The Technology of Nonviolence
Tunisian and Egyptian protestors famously made use of social media to rally supporters and disseminate information as the “Arab Spring” began to unfold in 2010. Less well known, but with just as much potential to bring about social change, are ongoing local efforts to use social media and other forms of technology to prevent deadly outbreaks of violence. In The Technology of Nonviolence, Joseph Bock describes and documents technology-enhanced efforts to stop violence before it happens in Africa, Asia, and the United States.
Once peacekeeping was the purview of international observers, but today local citizens take violence prevention into their own hands. These local approaches often involve technology--including the use of digital mapping, crowdsourcing, and mathematical pattern recognition to identify likely locations of violence--but, as Bock shows, technological advances are of little value unless they are used by a trained cadre of community organizers.
After covering general concepts in violence prevention and describing technological approaches to tracking conflict and cooperation, Bock offers five case studies that range from “low-tech” interventions to prevent ethnic and religious violence in Ahmedebad, India, to an anti-gang initiative in Chicago that uses Second Life to train its “violence interrupters.” There is solid evidence of success, Bock concludes, but there is much to be discovered, developed, and, most important, implemented.
About the Author
Joseph G. Bock is Director of Global Health Training and Teaching Professor in the Eck Institute for Global Health and University-wide Liaison with Catholic Relief Services at the University of Notre Dame. He has more than a decade of experience in humanitarian relief and development.
“[The Technology of Nonviolence] will be an engaging and informative read for any global-development professional and for any other reader who longs for a more peaceful world.” —The Futurist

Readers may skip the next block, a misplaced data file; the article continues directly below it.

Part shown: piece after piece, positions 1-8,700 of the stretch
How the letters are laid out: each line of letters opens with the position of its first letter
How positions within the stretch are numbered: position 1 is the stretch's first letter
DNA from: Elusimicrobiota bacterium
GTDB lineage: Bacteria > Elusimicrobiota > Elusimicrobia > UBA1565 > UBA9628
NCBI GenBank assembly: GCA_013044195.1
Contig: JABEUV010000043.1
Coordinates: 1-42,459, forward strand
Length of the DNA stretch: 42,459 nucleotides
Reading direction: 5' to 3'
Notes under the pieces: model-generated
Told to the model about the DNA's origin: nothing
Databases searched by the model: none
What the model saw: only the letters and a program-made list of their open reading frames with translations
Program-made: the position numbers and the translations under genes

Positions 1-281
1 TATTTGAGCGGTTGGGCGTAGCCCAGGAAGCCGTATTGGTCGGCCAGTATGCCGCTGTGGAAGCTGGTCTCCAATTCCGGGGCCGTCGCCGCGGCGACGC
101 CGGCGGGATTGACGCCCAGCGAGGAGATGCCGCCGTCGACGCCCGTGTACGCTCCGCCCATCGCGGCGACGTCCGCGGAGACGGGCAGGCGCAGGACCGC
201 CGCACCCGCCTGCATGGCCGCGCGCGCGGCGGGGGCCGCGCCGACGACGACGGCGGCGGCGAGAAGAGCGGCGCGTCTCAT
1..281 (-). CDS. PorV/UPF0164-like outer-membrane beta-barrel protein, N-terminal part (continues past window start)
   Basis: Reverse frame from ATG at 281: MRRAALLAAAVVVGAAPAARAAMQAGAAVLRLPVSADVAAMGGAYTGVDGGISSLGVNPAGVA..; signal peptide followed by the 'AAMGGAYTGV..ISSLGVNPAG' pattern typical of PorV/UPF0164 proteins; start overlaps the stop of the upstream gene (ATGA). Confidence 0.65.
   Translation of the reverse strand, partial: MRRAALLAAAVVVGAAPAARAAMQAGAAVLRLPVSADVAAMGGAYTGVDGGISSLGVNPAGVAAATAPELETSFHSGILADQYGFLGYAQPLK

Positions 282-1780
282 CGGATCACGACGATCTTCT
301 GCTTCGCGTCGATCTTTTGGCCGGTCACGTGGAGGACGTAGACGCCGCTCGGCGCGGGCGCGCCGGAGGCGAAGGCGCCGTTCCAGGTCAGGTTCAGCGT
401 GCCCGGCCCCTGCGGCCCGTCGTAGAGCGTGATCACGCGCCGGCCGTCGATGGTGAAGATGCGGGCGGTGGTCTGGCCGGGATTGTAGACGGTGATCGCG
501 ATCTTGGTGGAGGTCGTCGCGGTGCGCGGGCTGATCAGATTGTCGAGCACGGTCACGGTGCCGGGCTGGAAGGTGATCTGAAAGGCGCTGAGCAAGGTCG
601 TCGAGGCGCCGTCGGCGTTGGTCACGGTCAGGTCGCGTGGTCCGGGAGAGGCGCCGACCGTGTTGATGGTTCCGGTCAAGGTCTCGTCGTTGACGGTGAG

“Keeping a firm focus on actual violence-prone localities, this book gently takes us along a variety of early warning and response systems, weaving in actionable theory as well as the latest technological prospects. It stands out for its accessibility, view of the affected communities as actors, and ability to engage the reader. Highly recommended to decision-makers and practitioners for its insights into set-up options and its quality to inspire action research.”
—Kristel Maasen, former director of the Early Warning for Violence Prevention project, Foundation for Tolerance International, Kyrgyzstan
“Joseph Bock takes the concept of civilian passivity in violent conflict and flips it on its head. He shows us that spontaneous, ambient, community data can be a force for stability, even as social media empowers revolution and social change. This important work shows us the future of collective intelligence even in the most unstable settings.”
—Michael VanRooyen, Director, Harvard Humanitarian Initiative
“This book represents the best definitive overview of dizzying new developments in disciplines that seek to leverage new media, ICT, and big data for conflict early warning and peace and conflict transformation. Joseph Bock offers an insider's perspective on developments and debates in this rapidly changing area of inquiry, weaving a tapestry held together by clarifying concepts and animated by vivid case studies. I will be assigning this timely book to my undergraduates in courses as diverse as Peace, Justice and Human Rights; Crisis Mapping, New Media & Politics; and International Security Affairs.”
—Jen Ziemke, Co-Founder & Co-Curator of the International Network of Crisis Mappers